"As a man thinks, so is he." Those were the words you spoke to Wayne and I as long as I can remember. You told us we are what we think. "Be careful," you'd say. "Be careful little ears what you hear, little eyes what you see, little mouth what you speak," for you said we are a sum of our experiences and reactions.
Did you know that you were the first who taught me how to be a man? One of your earliest teachings occurred while I was riding my bicycle for the first time. I wrecked on the gravel driveway, bloodying my hands and knees. You and Dad both consoled me as I wondered if I should ever ride again. You said, "Get up, son. Get up. Because you're not gonna get anywhere laying down."
You lived in Tennessee through the aftermath of the Great Depression and you saw people at the lowest point in their life. Their lowest thoughts and the lies they told themselves: "I'm not good enough. I failed. Something's wrong with me." You were a hero to them. You had no money to give or more jobs to provide, but they knew they could come to your home, sit in the rocking chairs you built, be gifted a Mason jar of sweet tea, a slice of pecan pie, and there they found a listening and compassionate ear.
Your ears were quick to hear, your mouth was slow to speak, and your conclusions at the end were to remind them, "I understand. You're not alone. You love people and they love you. You have a purpose. God is for you, not against you. And your pain reverberates in the depths of His being."
You enjoyed your walks through the countryside on the farm, morning coffee while reading over the newspaper, refilling the hummingbird feeders, setting out food scraps for the crows, weeding the flower gardens Grandmother built, feeding the horses, and enjoying visits from neighbors, your brothers and sisters, your children and grandchildren.
When Grandmother passed away, it wasn't long before skin cancer was removed from your neck. Then, you lived through another surgery on your prostate. You remarked to me in passing, with disgust and disappointment, that your body was falling apart. And you had trouble sleeping at night. You slept only three to four hours every night for the last three years when you before you averaged six to eight. You tried napping in the afternoons but your body could never allow your heart and mind to slow down.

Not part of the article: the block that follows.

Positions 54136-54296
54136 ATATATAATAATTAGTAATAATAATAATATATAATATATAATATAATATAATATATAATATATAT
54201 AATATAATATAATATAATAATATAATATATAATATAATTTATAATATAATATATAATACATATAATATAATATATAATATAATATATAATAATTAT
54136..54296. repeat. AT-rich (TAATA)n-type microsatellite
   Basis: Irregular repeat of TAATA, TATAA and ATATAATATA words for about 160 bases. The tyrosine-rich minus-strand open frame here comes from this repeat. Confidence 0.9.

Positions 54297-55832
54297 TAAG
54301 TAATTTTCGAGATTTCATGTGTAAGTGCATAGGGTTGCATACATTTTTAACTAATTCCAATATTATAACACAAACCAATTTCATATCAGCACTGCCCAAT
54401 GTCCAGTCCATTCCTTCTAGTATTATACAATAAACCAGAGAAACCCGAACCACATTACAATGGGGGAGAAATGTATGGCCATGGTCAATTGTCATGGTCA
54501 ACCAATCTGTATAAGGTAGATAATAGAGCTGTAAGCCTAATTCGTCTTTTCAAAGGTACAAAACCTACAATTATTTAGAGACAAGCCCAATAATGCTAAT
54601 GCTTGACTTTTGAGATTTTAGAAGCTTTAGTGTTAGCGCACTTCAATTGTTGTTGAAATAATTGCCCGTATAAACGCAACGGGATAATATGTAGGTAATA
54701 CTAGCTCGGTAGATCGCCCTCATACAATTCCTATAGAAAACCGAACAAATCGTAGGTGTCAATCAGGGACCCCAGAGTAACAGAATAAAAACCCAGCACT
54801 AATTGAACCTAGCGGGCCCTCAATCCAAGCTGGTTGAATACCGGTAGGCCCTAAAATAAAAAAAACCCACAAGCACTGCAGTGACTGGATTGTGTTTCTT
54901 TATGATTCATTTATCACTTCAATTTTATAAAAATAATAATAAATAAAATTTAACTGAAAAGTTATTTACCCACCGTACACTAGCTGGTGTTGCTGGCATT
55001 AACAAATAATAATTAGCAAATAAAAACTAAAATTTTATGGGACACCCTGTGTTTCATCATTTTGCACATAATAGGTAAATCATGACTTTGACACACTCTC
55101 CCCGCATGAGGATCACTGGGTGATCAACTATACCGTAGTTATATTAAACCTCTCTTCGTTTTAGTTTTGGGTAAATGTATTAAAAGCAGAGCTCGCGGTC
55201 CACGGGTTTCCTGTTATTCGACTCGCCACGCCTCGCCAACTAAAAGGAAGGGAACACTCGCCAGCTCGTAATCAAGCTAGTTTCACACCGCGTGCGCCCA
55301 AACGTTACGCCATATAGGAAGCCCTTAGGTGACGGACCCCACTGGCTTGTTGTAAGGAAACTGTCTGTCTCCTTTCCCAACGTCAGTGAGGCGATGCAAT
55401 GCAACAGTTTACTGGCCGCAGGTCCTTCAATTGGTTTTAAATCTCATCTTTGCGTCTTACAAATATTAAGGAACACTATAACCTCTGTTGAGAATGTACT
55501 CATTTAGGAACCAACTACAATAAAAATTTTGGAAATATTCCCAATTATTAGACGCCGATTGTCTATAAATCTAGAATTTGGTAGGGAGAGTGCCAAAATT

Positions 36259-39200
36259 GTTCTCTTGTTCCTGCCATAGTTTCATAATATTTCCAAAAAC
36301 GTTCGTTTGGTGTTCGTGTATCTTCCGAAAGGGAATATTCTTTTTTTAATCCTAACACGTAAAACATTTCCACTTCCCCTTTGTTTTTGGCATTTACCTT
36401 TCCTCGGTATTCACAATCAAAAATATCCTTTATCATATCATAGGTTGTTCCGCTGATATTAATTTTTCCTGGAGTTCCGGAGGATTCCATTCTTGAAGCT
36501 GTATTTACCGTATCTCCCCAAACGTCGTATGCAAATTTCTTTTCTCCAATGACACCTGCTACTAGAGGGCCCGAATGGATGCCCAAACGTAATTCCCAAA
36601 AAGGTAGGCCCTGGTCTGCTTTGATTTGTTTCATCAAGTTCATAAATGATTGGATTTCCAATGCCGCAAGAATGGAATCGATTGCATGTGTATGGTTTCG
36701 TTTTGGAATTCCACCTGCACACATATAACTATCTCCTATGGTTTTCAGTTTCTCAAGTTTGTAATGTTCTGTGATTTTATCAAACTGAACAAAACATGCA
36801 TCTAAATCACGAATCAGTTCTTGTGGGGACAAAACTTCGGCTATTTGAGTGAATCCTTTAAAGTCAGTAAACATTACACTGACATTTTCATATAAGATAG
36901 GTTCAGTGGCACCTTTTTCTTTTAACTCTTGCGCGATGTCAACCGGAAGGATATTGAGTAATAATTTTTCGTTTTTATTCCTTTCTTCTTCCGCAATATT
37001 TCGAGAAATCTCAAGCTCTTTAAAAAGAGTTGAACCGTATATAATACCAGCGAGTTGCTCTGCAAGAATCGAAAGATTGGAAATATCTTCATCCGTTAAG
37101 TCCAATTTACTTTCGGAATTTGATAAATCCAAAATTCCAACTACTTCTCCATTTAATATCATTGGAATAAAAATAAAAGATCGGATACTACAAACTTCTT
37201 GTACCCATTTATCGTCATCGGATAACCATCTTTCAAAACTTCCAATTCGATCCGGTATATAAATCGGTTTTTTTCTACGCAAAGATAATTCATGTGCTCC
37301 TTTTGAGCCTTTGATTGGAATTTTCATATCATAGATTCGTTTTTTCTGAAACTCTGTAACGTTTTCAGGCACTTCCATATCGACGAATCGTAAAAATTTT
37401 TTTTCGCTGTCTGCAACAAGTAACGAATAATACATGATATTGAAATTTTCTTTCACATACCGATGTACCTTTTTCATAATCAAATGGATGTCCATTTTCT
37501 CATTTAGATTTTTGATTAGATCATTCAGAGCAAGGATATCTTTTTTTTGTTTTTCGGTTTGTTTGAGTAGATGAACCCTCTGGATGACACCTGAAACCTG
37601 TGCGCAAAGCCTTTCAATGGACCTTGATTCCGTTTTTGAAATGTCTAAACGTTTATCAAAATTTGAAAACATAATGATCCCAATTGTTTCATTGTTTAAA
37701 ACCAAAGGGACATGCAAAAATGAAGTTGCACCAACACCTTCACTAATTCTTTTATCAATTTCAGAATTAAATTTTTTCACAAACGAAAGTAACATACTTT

The farm became too much for you. So, you sold the horses, you turned the newspaper over to your nephew, and you retired. Your grandchildren ran off to college and your children coped with their own life adjustments. And the gardens withered away.
Because of all these life changes, you began to dwell on your losses, and due to sleep depravation and aging, the hormones in your brain became unbalanced. For you, as for others, after a prolonged state, those imbalances locked and became the new normal. You fell into clinical depression. For some, that imbalance is hereditary. For others, it's due to dwelling on negative thoughts following trauma. I think a bit of both played its part in your life.
Serotonin: regulates mood, sleep, appetite, learning, and memory
Dopamine: effects cognition, guilt, motivation, attention, mood, sleep, voluntary movement, learning, and working memory
Norepinephrine: effects blood pressure and cardiac functions
This is no different than getting adult onset diabetes or high blood pressure. This is an illness, not a personality or character defect.
The doctor said if you had remained in your state only a few more days, you would now be needing around-the-clock-care. We caught you just in time. But you, the man and leader, had become scared, weak, and vulnerable in every way possible. So we were left puzzled as what to do until the doctor informed us of depression. Suddenly, we possessed an understanding and a willingness to be patient, and the understanding to show you immense love.
We gathered to echo the words which you so often spoke to us: "Get up, Grandfather. Get up. Because you're not gonna get anywhere laying down."
(Part 2 of 4 coming later this week)
Make sure to check out The Mason Jar, a coming of age love story from the male perspective by James Russell Lingerfelt. The novel helps readers find healing after severed relationships. The novel would make a great Christmas gift for a loved one.
The Mason Jar movie is scheduled for pre-production in 2015 and will be directed in the same dramatic and romantic tones as The Notebook (2004) and Pride & Prejudice (2005). Follow him on Facebook or Twitter for updates.